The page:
Lazar, Zachary. “I Pity The Poor Immigrant”, Little, Brown & Company, 2014.
A Novel about Meyer Lansky and So Much More
“In 1972, the American gangster Meyer Lansky petitions the Israeli government for citizenship. His request is denied, and he is returned to the U.S. to stand trial. He leaves behind a mistress in Tel Aviv, a Holocaust survivor named Gila Konig”. These are the basics of Zachary Lazar’s new novel that I could not wait to read. This is a novel that moves across different time periods and continents.
The story starts when Hannah Groff, an American journalist goes to Israel to report on the murder of an author and as she investigates, she learns about her own family and its history that is somehow enmeshed in the writer’s story. Groff soon finds herself inside a violent web that includes the American and Israeli Mafias, the Biblical figure of King David, and the modern state of Israel. As she puts the pieces together between the murdered writer, Lansky, Gila, and her own father, she finds an obsession with the darker side of who she is and where she came from.
The use of power brings guilt and Israel as a nation is a paradox— a nation that is meant to harbor and normalize the Jews has, in the process, become part of the brutality of sovereignty. This is the story of characters some of whom are real and some are fictional and their stories come together across generations. Each is affected by some aspect of Jewish history.
Meyer Lansky is a Jewish gangster from Manhattan’s Lower East Side. He invented the mob with Lucky Luciano and Bugsy Siegel. Here we meet him when he is young with money and we see him when he has nothing and begs for Israel to give him asylum. His character represents the Jewish experience. Lansky is perfectly chosen, as his experience reflects the Jewish experience. As a young man he lived through a pogrom in Poland and his own personal past is one of violence. As he ages he becomes a bully and with his cronies Siegel and Luciano he becomes something of a pioneer in Vegas. When Israel rejects his request for asylum denied, he becomes an exiled Jew searching for a safe place and as an old man he gets to Miami where he claims to have found the promised land.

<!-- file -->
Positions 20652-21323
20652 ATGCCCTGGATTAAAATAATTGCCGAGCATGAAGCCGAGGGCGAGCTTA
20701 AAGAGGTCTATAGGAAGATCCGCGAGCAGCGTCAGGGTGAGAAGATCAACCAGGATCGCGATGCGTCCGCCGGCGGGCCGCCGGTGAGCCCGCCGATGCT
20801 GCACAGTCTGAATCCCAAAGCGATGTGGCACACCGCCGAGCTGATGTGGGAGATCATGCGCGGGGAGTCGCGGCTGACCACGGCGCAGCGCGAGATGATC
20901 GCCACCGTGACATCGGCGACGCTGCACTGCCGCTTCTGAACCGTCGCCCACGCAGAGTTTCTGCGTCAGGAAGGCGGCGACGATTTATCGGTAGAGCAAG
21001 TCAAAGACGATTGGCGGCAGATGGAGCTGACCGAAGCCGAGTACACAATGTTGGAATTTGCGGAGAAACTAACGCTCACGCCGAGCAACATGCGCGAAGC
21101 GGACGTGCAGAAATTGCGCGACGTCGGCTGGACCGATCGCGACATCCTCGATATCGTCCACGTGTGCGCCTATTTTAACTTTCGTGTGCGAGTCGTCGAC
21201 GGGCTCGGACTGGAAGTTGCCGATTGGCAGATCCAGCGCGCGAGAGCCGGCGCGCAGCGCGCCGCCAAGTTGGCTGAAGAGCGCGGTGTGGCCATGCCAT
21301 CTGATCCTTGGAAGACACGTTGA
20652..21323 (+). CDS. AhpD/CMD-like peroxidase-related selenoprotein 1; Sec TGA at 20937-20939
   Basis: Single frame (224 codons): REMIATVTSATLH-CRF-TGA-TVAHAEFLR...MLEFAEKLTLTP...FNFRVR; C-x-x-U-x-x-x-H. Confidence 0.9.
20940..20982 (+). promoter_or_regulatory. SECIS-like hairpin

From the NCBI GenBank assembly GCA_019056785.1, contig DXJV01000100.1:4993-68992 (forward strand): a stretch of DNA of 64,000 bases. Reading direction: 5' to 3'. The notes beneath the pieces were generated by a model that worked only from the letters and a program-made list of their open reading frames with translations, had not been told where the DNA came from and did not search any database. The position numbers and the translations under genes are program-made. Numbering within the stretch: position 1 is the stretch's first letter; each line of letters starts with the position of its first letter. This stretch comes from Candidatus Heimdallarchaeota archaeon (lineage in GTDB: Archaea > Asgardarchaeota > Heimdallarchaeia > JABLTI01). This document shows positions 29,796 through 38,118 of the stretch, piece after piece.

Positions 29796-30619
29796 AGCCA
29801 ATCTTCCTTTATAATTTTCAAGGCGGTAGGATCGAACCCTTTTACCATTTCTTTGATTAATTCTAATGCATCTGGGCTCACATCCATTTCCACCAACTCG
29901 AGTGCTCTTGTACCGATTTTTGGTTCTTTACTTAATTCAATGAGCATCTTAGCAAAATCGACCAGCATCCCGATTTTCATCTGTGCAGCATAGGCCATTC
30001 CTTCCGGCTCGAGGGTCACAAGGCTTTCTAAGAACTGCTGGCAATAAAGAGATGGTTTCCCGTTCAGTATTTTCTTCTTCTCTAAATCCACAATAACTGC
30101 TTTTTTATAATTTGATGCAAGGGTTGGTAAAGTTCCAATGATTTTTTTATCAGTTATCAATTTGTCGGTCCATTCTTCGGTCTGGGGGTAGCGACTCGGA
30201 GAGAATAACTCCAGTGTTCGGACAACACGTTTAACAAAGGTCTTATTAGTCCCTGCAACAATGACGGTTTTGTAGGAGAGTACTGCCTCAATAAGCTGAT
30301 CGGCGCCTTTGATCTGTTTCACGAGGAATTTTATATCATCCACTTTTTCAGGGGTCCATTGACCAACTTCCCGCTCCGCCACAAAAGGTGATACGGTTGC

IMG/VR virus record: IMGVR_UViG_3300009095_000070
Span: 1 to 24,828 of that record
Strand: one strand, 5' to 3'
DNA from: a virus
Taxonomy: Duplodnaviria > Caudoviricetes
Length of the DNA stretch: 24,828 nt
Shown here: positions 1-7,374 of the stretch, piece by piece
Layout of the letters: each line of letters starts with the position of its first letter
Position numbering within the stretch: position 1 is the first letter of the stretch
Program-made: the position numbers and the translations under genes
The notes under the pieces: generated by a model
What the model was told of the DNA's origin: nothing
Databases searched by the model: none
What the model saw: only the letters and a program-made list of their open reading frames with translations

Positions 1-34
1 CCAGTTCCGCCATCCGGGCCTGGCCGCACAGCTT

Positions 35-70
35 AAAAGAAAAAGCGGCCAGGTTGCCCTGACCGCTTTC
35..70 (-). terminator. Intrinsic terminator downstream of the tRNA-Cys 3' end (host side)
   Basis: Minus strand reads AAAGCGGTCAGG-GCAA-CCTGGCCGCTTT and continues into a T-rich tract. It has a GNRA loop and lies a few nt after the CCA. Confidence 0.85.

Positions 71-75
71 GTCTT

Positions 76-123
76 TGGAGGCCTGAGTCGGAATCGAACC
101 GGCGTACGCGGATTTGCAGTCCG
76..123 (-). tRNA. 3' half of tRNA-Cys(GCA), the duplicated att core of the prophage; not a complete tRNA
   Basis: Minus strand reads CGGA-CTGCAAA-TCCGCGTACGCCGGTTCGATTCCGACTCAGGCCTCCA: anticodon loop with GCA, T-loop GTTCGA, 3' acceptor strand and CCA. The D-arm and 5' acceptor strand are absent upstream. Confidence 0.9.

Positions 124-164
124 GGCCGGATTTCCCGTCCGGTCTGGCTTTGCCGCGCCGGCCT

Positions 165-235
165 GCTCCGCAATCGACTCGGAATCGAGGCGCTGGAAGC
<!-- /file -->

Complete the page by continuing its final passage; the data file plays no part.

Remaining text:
Gila, the waitress at the Dan Hotel, where Lansky lived in Israel is a Holocaust survivor. She came of age in camps for the displaced and she represents the Jew who cannot find normalcy or comfort in Israel. She wanders and has an affair with Lansky but continues wandering, ending not in Jerusalem but in Sag Harbor. Gila has an affair with Lansky. Hannah Groff grew up to be a journalist but her father’s infidelity has stayed with her. She goes to Tel Aviv to investigate the murder of a poet named David Bellen and through it she learns of Lansky and that Bellen’s death could be connected to a book in which he wrote about King David as a modern gangster. He makes David to be Meyer Lansky, on the Mount of Olives, begging sanctuary. After killing Goliath David goes into exile to Gath but returns to power and then begins to fade and become sinful.
I actually found the book to be complex and it seems to me that it is taking longer to review the book than it did to read it. Do not misunderstand me—complex is not a negative quality and any book that makes me think the way this one does could never get a pan from me. It is just that this plot is told through juxtaposition and it is through juxtaposition that it is powerful. That’s where it gets its power. It is beautifully written and filled with beautiful scenes and wonderful dialogue. As I read it I was reminded of the many years I lived in Israel and the hustle and bustle of a new nation coming into its own. But we also visit the displaced persons camps, New York’s Lower East Side, Brooklyn, Tel Aviv and Jerusalem. We read of war and we read of peace and for every low point there is a high point.
Bob Dylan’s song, “I Pity the Poor Immigrant”, is the title here because it seems that Dylan wrote it from God’s point of view as a god who considers fate of those who are evil or who do not believe in a Supreme Being. Each character in the book is either an immigrant or an emigrant who is either coming to judgment or running from it.